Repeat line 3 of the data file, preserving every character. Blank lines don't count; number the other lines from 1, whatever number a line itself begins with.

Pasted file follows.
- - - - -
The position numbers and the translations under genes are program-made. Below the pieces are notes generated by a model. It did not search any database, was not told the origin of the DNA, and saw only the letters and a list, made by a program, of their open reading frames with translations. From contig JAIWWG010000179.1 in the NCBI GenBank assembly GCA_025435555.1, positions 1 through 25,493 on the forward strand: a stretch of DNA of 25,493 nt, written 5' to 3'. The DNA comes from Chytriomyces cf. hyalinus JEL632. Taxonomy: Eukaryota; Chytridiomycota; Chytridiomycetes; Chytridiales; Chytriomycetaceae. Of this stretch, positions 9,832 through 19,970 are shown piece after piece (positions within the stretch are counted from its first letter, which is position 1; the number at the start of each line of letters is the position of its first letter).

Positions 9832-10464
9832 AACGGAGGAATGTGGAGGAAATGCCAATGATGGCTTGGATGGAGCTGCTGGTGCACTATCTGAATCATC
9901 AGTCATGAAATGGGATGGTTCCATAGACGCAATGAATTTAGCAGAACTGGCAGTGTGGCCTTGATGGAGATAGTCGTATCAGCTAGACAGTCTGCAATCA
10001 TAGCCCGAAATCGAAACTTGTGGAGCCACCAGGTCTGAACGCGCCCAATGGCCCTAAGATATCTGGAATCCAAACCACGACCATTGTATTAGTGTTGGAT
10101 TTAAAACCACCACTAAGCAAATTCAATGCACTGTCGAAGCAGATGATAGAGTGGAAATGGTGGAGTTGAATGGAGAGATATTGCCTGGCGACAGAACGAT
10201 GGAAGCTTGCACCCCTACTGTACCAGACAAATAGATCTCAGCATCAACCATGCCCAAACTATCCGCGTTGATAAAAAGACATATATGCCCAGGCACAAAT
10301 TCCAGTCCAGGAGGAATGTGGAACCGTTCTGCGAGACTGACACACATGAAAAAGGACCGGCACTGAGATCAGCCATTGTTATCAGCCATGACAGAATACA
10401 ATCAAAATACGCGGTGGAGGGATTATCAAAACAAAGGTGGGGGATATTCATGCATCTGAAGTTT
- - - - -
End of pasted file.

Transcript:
9832 AACGGAGGAATGTGGAGGAAATGCCAATGATGGCTTGGATGGAGCTGCTGGTGCACTATCTGAATCATC